service agreed upon will go Into op
eration about July 1, as there is some
preliminary work yet to be done.
The government requires . the
patrons of rural delivery to put up
metallic boxes to receive' their
mail. There are about fourteen ap
proved patterns of these boxes rang
ingfrom about $1.75 to $3.50 each.
Several other routes In the county
have been petitioned for, and will
doubtless be established a little later.
Among these is one out the Roc lie
port gravel on the west; another
north on the Blackfoot road to Hin
ton; another to the southwest on
the Providence road; and still
another northeast on the road to
Shaw. All these roads are good,
and the routes are feasible. .There
Is no reason apparent why Boone
county should not have several of
these routes which have been peti
tioned for. '
A Pond Saved His Life.
George Key rushed into the burn
ing home of William Llewellyn in
the east -nd of Audrain county,
hoping to save the contents. Mr.
Key was nearly burned before he
succeeded in finding his, way out.
He jumped into a pond of water and
extinguished his burning garments.
Last Year's Drouth.
Mr. A. E. Hackett, section direc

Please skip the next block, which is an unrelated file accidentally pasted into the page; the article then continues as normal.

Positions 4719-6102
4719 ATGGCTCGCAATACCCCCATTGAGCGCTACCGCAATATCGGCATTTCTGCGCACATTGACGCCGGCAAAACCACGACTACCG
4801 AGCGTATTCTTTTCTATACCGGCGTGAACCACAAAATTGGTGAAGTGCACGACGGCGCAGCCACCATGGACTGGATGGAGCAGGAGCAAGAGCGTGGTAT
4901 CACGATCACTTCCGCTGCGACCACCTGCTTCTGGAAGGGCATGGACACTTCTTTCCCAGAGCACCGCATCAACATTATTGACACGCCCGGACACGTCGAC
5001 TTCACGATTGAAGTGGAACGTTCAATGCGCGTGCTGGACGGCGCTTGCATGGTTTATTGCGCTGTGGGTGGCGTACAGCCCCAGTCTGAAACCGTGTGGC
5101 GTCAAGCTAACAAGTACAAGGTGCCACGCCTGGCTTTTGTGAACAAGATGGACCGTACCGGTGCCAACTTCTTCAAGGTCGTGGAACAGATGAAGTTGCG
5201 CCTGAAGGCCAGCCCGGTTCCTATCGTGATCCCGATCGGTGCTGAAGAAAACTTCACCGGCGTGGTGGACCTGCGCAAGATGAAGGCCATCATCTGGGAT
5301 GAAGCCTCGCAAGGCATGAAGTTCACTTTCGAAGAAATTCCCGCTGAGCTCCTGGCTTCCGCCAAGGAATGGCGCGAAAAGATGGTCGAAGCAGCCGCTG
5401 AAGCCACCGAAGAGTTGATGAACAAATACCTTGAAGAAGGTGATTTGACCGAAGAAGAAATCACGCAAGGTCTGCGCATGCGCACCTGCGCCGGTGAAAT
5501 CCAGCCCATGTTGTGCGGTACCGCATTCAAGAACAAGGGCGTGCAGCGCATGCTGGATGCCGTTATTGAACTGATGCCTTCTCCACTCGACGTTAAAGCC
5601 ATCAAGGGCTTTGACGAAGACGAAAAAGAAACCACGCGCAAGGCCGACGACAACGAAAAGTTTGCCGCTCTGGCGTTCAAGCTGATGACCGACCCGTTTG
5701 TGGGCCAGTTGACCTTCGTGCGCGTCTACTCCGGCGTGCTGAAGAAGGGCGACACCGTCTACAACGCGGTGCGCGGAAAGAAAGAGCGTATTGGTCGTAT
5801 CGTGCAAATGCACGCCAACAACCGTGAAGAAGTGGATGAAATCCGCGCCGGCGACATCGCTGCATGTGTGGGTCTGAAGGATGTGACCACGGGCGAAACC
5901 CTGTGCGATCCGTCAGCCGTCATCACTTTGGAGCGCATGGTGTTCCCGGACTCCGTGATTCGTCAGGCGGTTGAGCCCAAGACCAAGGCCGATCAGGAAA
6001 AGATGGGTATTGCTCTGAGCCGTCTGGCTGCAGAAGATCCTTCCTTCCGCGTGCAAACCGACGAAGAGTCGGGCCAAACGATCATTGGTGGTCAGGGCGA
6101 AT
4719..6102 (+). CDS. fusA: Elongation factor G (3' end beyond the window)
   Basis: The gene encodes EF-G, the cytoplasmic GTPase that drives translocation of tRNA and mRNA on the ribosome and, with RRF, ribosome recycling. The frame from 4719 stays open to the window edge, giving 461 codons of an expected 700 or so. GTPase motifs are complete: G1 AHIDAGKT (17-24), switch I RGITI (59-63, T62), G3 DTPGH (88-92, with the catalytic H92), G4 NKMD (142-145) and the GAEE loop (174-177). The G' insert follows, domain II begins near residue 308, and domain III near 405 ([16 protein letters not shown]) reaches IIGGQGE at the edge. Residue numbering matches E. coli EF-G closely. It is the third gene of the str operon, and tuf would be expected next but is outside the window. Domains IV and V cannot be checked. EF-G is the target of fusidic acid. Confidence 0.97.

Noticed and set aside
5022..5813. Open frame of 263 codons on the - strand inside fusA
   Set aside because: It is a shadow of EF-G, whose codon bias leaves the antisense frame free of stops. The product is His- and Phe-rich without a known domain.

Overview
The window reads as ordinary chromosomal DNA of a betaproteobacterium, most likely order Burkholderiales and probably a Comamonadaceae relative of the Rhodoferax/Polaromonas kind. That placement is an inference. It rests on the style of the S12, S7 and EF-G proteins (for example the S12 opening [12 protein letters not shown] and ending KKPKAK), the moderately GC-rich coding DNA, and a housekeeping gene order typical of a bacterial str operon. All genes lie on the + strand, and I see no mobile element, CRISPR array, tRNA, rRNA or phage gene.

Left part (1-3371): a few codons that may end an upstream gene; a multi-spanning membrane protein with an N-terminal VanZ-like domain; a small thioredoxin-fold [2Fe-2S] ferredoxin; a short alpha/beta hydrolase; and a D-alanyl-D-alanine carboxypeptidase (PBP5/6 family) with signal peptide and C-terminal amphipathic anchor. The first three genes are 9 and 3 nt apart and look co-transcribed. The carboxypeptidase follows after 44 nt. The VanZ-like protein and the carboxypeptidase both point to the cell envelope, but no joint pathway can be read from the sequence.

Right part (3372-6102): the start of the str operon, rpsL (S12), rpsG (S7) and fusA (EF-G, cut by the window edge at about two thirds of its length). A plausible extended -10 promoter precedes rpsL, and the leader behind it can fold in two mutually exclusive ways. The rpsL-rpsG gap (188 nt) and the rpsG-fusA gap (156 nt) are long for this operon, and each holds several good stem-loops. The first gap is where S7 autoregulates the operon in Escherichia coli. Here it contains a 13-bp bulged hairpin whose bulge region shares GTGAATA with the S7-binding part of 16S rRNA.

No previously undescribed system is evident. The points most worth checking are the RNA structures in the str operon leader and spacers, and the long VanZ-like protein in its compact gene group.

tor of the Weather Bureau, April 18
was the anniversary of the big
drought that has prevailed in this
portion of the country for the past
year. During the entire year the
rainfall was only 17.75 inches, which
is 19.17 inches less than the normal.
Thus it will be seen that it has been
less than 50 per cent of the normal.
Newspaper is Sued.
Supt. of Marshall Public Schools
T. E. Spencer, who has been the head
of the Marshall schools for 20 years,
by his attorneys, Yeager, Strother &
Yeager of Kansas City, and Harvey
Cower of Marshall, has filed a peti
tion in Saline circuit court asking
$20,000 damages of the Index which
is published by O. P. Sturm.
, The case grew out of the late con
gressional contest in which It is
alleged the Index attacked Prof.
Spencer for writing certain articles
in the Democrat-News of which he
is part owner, and it is alleged,
sought to injure him as a teacher
for his alleged participation in the
said congressional contest as a
champion of Hon. Matt Hall
against James Cooney The Index
claiming, it is alleged, that he neg
lected his sohool duties and violated
the good faith of his obligations to
the school board who employed
It is said that R. B. Rutf is the